Mitt Romney has opened up a 9-point lead over Newt Gingrich in Florida, according to a Quinnipiac University poll of likely Republican primary voters released Friday.
Romney took 38 percent in the Quinnipiac poll, followed by Gingrich at 29 percent, Ron Paul at 14 percent and Rick Santorum at 12 percent.
At Thursday’s debate, Romney scored by criticizing a negative Gingrich ad on immigration, and for turning the tables on Gingrich when the former House Speaker brought up questions about Romney’s wealth and tax filings, including a Swiss bank account.
On immigration, Romney hit Gingrich hard for saying Romney is the most anti-immigrant candidate in the GOP field.
“That’s simply inexcusable. That’s inexcusable,” Romney told Gingrich. He then noted that Sen. Marco RubioMarco RubioClinton brings in the heavy hitters Guess which Cuban-American 2016 candidate best set themselves up for 2020? Budowsky: Why Warren masters Trump MORE (R-Fla.), the front-runner for the GOP vice presidential nomination, had called on Gingrich to pull the ad.
“The idea that I’m anti-immigrant is repulsive,” Romney said in a scolding tone and to applause from the crowd. “Don’t use a term like that … I’m glad that Marco Rubio called you out on it. I’m glad you withdrew it. I think you should apologize for it, and I think you should recognize that having differences of opinions on issues does not justify labeling people with highly charged epithets.”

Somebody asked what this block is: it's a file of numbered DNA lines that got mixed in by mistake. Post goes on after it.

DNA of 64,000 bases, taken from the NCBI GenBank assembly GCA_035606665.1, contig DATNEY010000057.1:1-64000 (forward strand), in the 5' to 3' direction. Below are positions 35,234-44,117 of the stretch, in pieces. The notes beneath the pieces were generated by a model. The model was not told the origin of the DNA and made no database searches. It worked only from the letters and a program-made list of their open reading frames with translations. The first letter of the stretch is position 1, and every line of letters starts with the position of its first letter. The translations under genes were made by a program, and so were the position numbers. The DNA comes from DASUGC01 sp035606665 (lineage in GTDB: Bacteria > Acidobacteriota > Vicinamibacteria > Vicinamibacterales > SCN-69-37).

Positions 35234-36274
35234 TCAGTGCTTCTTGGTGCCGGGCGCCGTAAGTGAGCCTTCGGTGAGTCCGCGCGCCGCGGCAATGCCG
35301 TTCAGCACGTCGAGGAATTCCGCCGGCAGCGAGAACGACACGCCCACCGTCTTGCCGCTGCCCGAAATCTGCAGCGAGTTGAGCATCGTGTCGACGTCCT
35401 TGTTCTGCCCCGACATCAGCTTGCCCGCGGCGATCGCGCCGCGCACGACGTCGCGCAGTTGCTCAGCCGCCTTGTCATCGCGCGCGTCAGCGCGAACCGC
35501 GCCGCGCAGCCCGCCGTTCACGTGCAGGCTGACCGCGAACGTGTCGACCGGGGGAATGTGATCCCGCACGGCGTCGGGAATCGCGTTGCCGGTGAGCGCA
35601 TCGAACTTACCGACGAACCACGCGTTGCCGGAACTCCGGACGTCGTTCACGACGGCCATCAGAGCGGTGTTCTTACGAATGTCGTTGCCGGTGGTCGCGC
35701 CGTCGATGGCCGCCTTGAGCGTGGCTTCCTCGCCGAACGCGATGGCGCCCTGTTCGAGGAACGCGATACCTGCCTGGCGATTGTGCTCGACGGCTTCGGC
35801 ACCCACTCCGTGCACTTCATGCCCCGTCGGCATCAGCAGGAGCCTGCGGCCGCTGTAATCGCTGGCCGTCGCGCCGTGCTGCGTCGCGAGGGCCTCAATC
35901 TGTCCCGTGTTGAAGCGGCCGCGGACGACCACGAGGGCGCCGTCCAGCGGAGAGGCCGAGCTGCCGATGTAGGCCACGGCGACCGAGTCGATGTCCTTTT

Later, when Gingrich said Romney had profited from investments in Fannie Mae and Freddie Mac while Florida homeowners were being foreclosed on, Romney turned the tables on Gingrich, asking him if he realized that he also had investments in the government-backed mortgage holders. He gave his strongest defense to date of his own investments, which he noted were picked through a blind trust.
Gingrich came under criticism for his comment earlier this week about starting a lunar colony on the moon, something Romney and the other GOP candidates suggested was unrealistic and too expensive for government involvement.
The Quinnipiac poll was taken before Thursday’s debate, but still held favorable news for Romney, who already was seen more favorably than Gingrich. Sixty-one percent have a positive view of Romney, compared to only 50 percent who have the same view of Gingrich. Romney hopes those numbers keep moving in his direction after the debate.
Romney did not emerge completely unscathed Thursday. Santorum hit the former Massachusetts governor hard for that state’s healthcare law, arguing Romney would be a weak GOP candidate against President Obama on that key issue.
Florida is an expensive media market, and Gingrich, who can’t match Romney in fundraising, has relied on the debates to build momentum. But with no debates left before Tuesday’s Florida primary vote, Gingrich will have to find another way to derail Romney.
Gingrich entered the Sunshine State leading by 6 points, according to Quinnipiac, but has lost the momentum he had after a convincing victory in the South Carolina primary.
Still, the polls have been thoroughly unstable, and with four days remaining before the primary vote, a lot could still happen — 31 percent said they could still change their minds.
Gingrich will need to steal the votes of those who are uncommitted, because Romney likely holds an advantage among the quarter-million early voters who cast their ballots when he had a double-digit lead in the polls.